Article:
Accelerate Submits De Novo Request to FDA for Testing Kits
News Jul 12, 2016
Accelerate Diagnostics, Inc. announced the submission of a De Novo request for Evaluation of Automatic Class III Designation to the U.S. Food and Drug Administration (FDA) for its Accelerate Pheno™ system and Accelerate PhenoTest™ BC kit for positive blood culture samples.
The fully automated system provides high-speed identification (ID) and antimicrobial susceptibility testing (AST) of pathogens from patient samples faster than conventional methods. In recently completed marketing studies, the system and kit saved more than 40 hours as compared to standard of care methods; creating the potential to expedite optimal antimicrobial therapy for patients suspected of bacteremia or fungemia, both life-threatening conditions with high morbidity and mortality risk.
The Accelerate PhenoTest™ BC kit consists of a highly multiplexed panel of assays targeting the most prevalent microorganisms and the antimicrobial agents typically used to treat them. Accelerate anticipates launching the BC kit with 140 individual assays. The final number of assays included in the kit distributed in the U.S. will depend on the review of each individual assay for marketing authorization by the FDA.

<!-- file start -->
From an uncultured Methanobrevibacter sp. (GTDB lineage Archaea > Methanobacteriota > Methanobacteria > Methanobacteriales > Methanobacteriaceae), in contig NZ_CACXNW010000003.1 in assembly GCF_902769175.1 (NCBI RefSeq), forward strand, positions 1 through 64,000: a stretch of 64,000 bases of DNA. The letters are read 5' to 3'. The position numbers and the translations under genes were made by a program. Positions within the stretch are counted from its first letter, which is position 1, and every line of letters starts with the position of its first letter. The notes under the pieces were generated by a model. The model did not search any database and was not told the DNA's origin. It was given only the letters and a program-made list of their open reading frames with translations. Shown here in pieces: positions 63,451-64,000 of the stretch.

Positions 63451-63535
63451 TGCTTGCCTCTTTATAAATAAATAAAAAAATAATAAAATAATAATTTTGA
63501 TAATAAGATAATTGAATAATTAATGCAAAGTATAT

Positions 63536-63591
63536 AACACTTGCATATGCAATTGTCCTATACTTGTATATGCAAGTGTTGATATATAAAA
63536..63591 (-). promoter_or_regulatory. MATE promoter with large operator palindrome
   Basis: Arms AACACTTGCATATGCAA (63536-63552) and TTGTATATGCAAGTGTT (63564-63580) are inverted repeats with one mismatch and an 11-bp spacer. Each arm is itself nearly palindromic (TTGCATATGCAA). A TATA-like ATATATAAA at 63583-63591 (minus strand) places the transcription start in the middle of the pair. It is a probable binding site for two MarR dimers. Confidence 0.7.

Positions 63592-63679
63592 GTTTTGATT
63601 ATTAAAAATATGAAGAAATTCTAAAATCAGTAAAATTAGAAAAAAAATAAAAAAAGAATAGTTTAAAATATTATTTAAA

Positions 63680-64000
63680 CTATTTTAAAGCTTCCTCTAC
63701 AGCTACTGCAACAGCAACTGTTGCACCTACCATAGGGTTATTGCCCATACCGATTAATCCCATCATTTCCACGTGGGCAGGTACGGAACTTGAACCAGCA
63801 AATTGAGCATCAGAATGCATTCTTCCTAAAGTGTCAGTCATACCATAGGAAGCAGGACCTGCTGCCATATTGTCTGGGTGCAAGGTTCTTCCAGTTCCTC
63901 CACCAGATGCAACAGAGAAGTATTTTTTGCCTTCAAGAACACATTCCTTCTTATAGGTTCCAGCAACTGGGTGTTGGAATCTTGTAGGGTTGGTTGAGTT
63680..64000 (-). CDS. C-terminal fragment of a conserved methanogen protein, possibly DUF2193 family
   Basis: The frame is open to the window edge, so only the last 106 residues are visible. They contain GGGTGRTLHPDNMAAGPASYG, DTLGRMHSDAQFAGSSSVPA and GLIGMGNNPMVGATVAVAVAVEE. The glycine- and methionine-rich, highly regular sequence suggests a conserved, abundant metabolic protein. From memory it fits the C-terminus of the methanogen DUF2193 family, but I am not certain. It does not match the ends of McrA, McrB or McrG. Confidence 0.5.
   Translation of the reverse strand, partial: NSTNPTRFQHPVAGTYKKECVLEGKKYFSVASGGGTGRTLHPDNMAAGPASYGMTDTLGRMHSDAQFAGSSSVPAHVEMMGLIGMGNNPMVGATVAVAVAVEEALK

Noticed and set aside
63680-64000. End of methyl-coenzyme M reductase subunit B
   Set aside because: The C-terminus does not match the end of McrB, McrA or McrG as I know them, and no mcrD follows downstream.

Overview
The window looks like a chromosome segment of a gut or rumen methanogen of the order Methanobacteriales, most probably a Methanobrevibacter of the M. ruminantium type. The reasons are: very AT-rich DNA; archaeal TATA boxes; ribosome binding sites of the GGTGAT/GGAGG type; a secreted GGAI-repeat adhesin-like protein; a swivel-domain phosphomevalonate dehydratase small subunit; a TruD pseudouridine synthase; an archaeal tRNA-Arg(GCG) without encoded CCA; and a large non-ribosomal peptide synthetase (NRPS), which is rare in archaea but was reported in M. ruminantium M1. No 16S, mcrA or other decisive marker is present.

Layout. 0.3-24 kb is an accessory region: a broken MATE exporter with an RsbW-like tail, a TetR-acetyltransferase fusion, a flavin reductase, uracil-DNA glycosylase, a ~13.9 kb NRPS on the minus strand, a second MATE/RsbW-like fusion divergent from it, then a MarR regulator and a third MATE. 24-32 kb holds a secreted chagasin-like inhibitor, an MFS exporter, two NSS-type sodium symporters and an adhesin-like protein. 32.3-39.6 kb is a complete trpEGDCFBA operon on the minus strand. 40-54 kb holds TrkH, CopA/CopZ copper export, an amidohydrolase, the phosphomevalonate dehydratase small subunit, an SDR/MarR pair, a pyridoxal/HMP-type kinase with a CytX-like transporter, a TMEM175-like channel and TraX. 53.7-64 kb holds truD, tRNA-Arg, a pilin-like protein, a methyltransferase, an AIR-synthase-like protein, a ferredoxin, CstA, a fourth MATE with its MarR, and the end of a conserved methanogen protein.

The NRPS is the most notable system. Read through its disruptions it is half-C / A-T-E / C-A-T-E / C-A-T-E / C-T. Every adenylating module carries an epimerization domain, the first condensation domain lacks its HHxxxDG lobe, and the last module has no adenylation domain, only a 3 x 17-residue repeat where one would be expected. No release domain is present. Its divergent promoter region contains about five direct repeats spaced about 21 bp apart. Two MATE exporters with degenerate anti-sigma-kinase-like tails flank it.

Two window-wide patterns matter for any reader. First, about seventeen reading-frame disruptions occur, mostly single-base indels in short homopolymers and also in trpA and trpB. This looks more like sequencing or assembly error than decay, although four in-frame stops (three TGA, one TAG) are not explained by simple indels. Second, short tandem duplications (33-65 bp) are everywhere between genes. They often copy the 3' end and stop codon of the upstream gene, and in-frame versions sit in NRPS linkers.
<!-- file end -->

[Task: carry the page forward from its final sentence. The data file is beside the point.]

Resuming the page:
The De Novo request, sent Friday evening to the FDA, is supported by a recently completed clinical study including more than 1,800 samples across 13 study sites. Overall results across all assays from the study showed 97.4% sensitivity and 99.3% specificity for ID results and 95.1% essential agreement and 96.0% categorical agreement for AST.
Gene Editing Technology May Improve Accuracy of Predicting Heart Disease RiskNews
Scientists may now be able to predict whether carrying a specific genetic variant increases a person’s risk for disease using gene editing and stem cell technologies.READ MORE
Improved Method for Isolating Extracellular RNANews
In a breakthrough that could lead to powerful new ways to diagnose and track a wide range of medical conditions, scientists at The Rockefeller University have devised an improved method for isolating and identifying tiny fragments of RNA in human blood products.READ MORE